Goya on Fantasy
"Fantasy abandoned by reason produces impossible monsters; united with her, she is the mother of the arts and the origin of their marvels."
-Francisco Goya, Epigraph to "Caprichos 43"
I was reminded of this reading Anthony Storr's Solitude (where it is quoted). From Storr:
"In the field of science... there are two kinds of fantasy [he is speaking of hypotheses, which are a variety of fantasy, as he has it]. The first reaches out to the external world, and, by maintaining a connection with that world which corresponds to its real workings, becomes a fruitful hypothesis. The second, making no such connection with the external world, is ultimately dismissed as a delusion.
"These two kinds of fantasy can also be distinguished in the arts. When a great writer like Tolstoy uses his imagination to tell a story and to invent characters which both deeply move us and which become immortal, we rightly suppose that his fantasies are connected with external reality and illuminating that reality for us. On the other hand, we recognize that the fantasies of lesser writers, perhaps manifesting themselves as 'thrillers' or 'romantic' novels, have little to do with the real world and may, indeed, be no more than an attempt to escape from it."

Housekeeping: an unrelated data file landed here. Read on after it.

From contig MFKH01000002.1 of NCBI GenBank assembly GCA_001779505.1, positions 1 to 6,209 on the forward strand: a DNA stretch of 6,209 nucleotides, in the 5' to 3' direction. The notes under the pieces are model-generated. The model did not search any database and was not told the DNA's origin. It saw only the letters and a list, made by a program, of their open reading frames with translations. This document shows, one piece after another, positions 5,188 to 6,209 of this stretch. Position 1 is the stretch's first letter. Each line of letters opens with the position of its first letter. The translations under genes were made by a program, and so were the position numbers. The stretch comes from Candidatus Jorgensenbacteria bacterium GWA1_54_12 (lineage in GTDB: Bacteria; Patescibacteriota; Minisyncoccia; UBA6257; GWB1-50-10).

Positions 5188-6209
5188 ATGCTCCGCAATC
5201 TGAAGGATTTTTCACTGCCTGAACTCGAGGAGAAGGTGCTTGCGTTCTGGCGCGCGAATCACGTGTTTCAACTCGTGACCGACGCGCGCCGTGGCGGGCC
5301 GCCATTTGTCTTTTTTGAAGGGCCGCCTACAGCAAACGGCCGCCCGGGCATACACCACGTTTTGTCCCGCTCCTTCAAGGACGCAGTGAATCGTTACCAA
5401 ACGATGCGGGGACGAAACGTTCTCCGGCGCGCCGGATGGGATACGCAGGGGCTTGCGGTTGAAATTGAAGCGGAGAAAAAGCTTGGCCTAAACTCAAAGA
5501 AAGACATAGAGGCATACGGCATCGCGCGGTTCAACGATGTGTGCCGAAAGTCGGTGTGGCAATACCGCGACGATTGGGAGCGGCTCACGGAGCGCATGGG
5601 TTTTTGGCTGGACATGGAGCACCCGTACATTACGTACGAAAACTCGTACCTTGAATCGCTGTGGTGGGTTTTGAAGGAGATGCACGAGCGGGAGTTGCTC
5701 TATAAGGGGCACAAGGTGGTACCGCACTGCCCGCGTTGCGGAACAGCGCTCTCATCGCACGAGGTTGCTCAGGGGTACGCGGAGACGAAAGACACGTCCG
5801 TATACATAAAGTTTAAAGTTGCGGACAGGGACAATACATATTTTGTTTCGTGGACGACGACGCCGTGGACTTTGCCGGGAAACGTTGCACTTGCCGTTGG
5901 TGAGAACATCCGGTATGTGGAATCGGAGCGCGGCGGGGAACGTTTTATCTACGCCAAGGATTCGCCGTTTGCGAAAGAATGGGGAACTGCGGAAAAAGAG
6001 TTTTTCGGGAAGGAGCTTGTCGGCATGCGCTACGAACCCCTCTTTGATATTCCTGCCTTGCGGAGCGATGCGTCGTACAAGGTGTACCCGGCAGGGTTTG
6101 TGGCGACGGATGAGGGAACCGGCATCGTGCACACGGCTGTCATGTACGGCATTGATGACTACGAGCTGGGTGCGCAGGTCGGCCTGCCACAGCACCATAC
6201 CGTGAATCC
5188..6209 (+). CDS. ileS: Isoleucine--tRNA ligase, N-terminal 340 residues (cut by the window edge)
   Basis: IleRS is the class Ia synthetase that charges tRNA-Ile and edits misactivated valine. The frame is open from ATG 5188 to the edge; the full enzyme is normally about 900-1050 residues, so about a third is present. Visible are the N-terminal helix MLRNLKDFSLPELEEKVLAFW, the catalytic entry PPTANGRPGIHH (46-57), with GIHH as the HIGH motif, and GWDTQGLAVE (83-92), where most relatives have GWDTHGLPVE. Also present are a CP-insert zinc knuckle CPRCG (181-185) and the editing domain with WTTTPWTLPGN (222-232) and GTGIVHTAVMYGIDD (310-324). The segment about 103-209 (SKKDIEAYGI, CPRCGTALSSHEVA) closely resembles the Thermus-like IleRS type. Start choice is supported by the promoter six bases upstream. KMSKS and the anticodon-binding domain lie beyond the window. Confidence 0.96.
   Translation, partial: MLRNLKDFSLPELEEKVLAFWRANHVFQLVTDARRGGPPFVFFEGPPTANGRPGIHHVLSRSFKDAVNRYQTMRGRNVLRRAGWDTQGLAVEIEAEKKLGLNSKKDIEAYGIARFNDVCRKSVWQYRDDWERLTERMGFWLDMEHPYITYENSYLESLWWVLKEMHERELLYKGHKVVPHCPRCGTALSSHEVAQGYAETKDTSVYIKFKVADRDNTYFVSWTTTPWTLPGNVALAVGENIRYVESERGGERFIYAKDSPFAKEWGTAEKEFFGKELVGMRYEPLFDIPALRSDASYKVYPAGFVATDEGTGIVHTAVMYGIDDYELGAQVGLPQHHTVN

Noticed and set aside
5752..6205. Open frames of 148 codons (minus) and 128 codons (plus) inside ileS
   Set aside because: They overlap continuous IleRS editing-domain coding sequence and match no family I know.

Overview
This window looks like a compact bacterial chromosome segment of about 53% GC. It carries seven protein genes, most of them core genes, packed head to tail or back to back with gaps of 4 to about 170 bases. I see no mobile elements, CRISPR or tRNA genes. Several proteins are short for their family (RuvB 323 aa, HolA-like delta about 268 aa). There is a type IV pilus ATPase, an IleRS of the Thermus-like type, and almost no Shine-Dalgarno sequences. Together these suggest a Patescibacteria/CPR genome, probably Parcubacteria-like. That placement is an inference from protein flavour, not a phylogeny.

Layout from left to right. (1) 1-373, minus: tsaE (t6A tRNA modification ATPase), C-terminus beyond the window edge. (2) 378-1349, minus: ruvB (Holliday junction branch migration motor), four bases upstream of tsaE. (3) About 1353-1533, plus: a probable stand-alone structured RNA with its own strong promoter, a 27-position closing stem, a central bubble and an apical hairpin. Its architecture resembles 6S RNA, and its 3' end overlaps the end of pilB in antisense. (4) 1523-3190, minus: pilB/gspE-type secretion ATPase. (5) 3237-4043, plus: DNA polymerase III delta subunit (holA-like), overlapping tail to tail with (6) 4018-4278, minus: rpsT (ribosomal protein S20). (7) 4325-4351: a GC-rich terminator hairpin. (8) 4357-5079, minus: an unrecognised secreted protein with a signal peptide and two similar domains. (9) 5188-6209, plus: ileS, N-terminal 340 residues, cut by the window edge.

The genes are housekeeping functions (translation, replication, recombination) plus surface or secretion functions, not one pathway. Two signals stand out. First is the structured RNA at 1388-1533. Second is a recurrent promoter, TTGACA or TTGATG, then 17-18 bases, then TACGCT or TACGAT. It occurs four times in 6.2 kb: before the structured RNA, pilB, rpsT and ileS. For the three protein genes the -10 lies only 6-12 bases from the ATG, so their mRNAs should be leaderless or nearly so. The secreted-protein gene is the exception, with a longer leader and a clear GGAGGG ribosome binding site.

But Goya's epigraph has fantasy allied to reason, not the "external world," and is therefore a much clearer (and more expansive, and for that reason, better) criterion for distinguishing between the "great" and the "lesser." This "external world" is as much a "fantasy," as Storr has already himself defined it, as his "escape[s]" would be. The only merit specific to this "external world" is that it is supposedly reproducible ("verifiable," another fantasy) by more prosaic minds.
It is when the fantasy coincides with reason, with our inner state, however vague that may be, that we perceive something as "true" or "great," scientific truths no less than aesthetic ones.
Susan Sontag summarizing Claude Levi-Strauss:
"Myths are not descriptions but rather models for description (or thinking)-- according to the formula of Levi-Strauss logical techniques for resolving basic antinomies in thought and social existence. And the converse is also true: all explanatory models for fundamental states of affairs, whether sophisticated or primitive, are myths."